This post is a part of special Reverb Questionnaire series in which we ask local bands to discuss the legacy of the Seattle music explosion of 1991, as well as the class of 2011.
Tomo Nakayama's band, Grand Hallway, is among the 70+ local bands playing SW's Reverb Festival on Oct. 8. Grand Hallway also plays the Columbia City Theatre on Saturday, along with the Maldives, in a benefit show for their friend Mark Giese.
What do you think the legacy of the 1991 grunge explosion is for the Seattle scene?
Grand Hallway's Tomo Nakayama: It really put Seattle on the musical map. I've lived here since I immigrated to the U.S. when I was 8. Seattle's been known as a music town for as long as I can remember, and it's really weird to imagine a time when people thought otherwise. Grunge is a small representation of one very specific moment in history, but it left an indelible mark on people's perceptions of the city People associate Seattle with Nirvana in the same way we associate Minneapolis with the Replacements and Prince.
Do you hear many influences of the sound in today's bands?
Kevin Murphy of the Moondoggies reminds me of Kurt Cobain.
In what ways is your band influenced by the 1991 sound?Not so much in sound, but in attitude and ethics. We've always had a DIY approach to our music, and that was directly inspired by Nirvana. And even more than the music, the thing I remember most about Kurt Cobain is reading his liner notes to Incesticide where he said "if any of you in any way hate homosexuals, people of different color, or women, leave us the fuck alone!" He popularized the idea of sexual and racial equality that had always existed in the underground, but never in the mainstream conscience of American music, and that made a huge impression on me as a teenager.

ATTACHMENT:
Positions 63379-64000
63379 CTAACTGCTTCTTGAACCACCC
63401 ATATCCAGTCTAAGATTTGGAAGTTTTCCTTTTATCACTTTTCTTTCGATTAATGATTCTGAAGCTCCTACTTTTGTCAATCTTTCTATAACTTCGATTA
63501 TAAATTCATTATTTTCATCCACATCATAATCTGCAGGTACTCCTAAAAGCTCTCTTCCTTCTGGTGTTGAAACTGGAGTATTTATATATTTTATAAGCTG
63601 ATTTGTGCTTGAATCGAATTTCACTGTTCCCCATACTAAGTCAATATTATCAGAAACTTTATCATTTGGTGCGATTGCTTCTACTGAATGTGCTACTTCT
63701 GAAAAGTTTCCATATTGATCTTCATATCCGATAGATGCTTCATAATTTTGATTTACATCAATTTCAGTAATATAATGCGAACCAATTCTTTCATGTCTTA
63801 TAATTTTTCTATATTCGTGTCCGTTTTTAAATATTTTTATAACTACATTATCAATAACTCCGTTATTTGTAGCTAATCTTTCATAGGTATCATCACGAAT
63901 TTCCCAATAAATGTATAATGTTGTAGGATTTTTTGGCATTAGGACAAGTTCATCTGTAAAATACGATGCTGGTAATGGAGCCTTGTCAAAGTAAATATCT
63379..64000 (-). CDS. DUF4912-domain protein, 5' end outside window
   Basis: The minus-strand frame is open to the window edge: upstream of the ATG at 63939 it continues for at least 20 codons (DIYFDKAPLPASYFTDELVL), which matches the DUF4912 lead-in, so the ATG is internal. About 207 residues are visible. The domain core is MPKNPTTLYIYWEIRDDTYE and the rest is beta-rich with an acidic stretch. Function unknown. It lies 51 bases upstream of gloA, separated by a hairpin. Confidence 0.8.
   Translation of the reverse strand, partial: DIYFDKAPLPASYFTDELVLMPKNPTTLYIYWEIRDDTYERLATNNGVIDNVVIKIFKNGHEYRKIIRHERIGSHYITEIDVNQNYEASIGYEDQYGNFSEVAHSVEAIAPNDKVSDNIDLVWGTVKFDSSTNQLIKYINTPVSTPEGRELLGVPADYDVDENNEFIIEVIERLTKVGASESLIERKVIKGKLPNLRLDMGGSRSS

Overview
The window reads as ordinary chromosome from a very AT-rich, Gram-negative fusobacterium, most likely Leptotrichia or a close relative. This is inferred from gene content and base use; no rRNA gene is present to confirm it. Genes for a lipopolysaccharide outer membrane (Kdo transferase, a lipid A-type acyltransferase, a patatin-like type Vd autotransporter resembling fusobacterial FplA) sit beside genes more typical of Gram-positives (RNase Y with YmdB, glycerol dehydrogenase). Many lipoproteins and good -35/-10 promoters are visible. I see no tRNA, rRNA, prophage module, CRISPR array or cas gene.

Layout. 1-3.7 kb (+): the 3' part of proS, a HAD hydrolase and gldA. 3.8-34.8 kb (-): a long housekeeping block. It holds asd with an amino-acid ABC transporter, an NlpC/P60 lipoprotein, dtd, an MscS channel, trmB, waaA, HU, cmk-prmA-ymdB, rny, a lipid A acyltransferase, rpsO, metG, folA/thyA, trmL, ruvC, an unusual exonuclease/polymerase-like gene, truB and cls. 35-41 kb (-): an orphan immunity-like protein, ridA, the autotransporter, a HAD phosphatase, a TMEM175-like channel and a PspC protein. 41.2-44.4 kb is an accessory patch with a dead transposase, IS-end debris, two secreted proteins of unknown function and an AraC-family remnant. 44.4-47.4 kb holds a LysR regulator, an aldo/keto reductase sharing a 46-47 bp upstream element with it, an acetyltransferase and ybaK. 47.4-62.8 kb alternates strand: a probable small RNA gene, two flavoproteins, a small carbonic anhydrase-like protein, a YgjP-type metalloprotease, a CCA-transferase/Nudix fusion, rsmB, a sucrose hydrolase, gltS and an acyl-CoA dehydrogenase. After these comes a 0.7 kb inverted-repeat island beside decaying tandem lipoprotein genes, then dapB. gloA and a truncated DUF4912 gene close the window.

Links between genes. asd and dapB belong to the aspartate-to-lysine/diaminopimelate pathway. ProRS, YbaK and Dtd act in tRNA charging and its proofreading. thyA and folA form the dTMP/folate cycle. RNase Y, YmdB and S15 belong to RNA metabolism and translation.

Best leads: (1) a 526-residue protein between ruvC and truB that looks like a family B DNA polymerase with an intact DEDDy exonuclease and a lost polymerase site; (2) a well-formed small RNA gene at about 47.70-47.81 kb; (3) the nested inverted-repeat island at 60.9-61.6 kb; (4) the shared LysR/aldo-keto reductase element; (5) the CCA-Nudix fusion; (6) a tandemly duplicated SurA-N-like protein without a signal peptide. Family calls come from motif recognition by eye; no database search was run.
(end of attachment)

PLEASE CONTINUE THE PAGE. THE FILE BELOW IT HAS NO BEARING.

How do you describe the Seattle sound today?
There's some cool stuff, but we're overdue for a sea change.
What were you doing on October 8, 1991?
I was in 5th grade, probably doing my homework and watching the Twins and Blue Jays ALCS game on TV.